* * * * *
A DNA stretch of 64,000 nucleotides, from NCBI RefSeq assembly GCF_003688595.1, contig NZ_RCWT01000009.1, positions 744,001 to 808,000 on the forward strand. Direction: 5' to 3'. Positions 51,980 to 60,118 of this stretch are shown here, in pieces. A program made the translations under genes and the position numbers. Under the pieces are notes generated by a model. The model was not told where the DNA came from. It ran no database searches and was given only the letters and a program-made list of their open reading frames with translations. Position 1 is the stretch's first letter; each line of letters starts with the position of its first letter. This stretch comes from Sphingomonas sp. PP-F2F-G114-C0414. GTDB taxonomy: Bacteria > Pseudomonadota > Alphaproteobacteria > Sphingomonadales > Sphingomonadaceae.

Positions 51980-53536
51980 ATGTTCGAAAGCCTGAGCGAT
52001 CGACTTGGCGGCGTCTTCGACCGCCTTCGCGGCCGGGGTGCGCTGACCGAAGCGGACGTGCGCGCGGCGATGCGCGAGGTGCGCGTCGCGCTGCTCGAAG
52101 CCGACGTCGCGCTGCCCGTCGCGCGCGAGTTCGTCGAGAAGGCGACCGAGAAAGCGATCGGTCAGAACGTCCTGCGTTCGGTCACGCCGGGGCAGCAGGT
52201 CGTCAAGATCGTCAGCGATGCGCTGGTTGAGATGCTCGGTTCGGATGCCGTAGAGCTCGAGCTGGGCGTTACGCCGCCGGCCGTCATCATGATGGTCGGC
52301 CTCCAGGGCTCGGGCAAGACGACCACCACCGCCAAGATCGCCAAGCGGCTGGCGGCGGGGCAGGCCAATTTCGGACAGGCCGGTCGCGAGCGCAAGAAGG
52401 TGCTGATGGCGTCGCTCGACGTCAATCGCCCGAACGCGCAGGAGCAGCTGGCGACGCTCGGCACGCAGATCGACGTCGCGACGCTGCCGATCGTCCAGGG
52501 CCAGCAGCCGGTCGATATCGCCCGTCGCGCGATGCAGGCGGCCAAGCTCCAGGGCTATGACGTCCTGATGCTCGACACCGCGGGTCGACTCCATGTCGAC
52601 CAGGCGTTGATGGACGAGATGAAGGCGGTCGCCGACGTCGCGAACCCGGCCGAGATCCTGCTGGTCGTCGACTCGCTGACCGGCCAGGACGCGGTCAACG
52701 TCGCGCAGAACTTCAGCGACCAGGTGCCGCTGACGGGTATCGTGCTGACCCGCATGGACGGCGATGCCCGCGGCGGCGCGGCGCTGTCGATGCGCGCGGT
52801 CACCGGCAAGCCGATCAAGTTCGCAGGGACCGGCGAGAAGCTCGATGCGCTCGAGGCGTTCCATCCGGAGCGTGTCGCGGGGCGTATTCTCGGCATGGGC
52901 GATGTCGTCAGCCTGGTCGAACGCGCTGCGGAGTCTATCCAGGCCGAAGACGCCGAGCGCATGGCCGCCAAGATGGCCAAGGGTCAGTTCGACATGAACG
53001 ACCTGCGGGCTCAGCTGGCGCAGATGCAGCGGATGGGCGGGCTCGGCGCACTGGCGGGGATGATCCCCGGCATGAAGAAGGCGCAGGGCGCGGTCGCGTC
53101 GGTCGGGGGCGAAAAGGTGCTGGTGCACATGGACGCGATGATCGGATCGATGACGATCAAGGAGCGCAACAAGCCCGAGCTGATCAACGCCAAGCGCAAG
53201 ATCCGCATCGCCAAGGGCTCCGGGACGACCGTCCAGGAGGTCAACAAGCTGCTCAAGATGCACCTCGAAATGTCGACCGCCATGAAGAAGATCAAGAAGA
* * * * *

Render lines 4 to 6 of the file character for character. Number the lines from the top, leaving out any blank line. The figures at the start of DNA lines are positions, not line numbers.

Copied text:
52001 CGACTTGGCGGCGTCTTCGACCGCCTTCGCGGCCGGGGTGCGCTGACCGAAGCGGACGTGCGCGCGGCGATGCGCGAGGTGCGCGTCGCGCTGCTCGAAG
52101 CCGACGTCGCGCTGCCCGTCGCGCGCGAGTTCGTCGAGAAGGCGACCGAGAAAGCGATCGGTCAGAACGTCCTGCGTTCGGTCACGCCGGGGCAGCAGGT
52201 CGTCAAGATCGTCAGCGATGCGCTGGTTGAGATGCTCGGTTCGGATGCCGTAGAGCTCGAGCTGGGCGTTACGCCGCCGGCCGTCATCATGATGGTCGGC